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Unclaimed Funds

How the Cost of Medicare Impacts Social Security Payments

Have you seen monthly Social Security payments go down from one year to the next? It may be because the cost of Medicare insurance coverage (i.e., premiums) has gone up.

Eddy & Schein Group has clients with relatively high incomes who are required to pay more than the standard premium for Medicare Part B (Medical Insurance) and Part D (Prescription Drug Plan). In 2021, the standard Part B premium is $148.50, and the base Part D premium is $33.06 but the total drug insurance premium varies considerably per plan. Medicare premiums are deducted from Social Security benefits.

When the taxable income of a Social Security recipient exceeds certain levels, the net Social Security benefit is reduced by Income-Related Monthly Adjustment Amounts (IRMAA). Recipients receive a letter from the Social Security Administration about IRMAA toward the end of a calendar year, with information about the net monthly benefit to be received in the following year. A new decision is made each year.

For seniors, Social Security income is typically supplemented by a combination of pensions, the required minimum distributions from retirement accounts (beginning at age 72), investment dividends and interest, and capital gains from sales of investments.

In 2021, IRMAA premiums begin to accrue based on modified adjusted gross income above $88,000 from two years ago. That is, for the 2021 benefit calculation, IRMAA is based on your 2019 income. Depending on your tax filing status and income:

  • The 2021 Part B additional monthly premium ranges from $59.40 to $356.40
  • The 2021 Part D additional monthly premium ranges from $12.30 to $77.10

One possible offset to the increase in premiums:

If you have enough medical expenses to itemize deductions on your tax return, you will receive some tax relief, since Medicare premiums are included in medical expenses.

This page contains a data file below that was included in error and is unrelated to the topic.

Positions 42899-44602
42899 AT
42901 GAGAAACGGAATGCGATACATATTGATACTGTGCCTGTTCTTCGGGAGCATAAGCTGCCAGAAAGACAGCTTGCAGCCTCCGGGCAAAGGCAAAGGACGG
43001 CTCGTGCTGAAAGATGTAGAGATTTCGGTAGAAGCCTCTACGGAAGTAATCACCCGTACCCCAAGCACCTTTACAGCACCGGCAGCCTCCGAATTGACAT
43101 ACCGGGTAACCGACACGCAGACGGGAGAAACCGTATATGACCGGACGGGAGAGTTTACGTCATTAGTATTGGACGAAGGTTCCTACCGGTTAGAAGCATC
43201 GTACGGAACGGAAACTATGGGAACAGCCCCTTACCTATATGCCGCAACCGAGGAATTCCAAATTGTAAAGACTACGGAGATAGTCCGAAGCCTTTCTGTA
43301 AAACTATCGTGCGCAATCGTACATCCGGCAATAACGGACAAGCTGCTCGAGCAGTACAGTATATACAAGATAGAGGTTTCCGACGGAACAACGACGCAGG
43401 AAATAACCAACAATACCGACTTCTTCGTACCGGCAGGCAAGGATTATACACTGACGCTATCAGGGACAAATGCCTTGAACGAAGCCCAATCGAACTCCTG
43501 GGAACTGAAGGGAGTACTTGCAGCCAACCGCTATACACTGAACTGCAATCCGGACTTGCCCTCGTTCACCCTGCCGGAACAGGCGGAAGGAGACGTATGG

The common complaints about IRMAA are:

  • It is a cliff tax rather than a gradual tax (that is, one penny over a given income bracket causes a considerable jump in premium).
  • There is a long lag between earning the income on which IRMAA is based and paying the added Medicare premium.

There are opportunities to appeal IRMAA decisions.

The Social Security Administration will consider changes in income at the time IRMAA is applied because of life-changing circumstances such as divorce, death of a spouse, lost employment income, etc.

Consider strategies to minimize the impact of IRMAA.

  • Be mindful that your net Social Security income will be impacted by your other income sources when receiving benefits.
  • If you expect to be faced with the IRMAA issue, consult your tax advisor and financial advisor about strategies to reduce your income well in advance of Medicare enrollment. They might recommend:
    • Roth IRA conversions prior to turning 72. Here is an article with more information.
    • Purchasing long-term care insurance in your middle years to help minimize income needed to fund care in your later years. Read an article on a related topic.
    • Utilizing insurance policies to generate non-taxable income.
    • Donating a portion of required minimum distributions from retirement accounts to charity through a qualified charitable distribution.

If you are organizing your finances for your Social Security years, let Eddy & Schein Group know how we can help.

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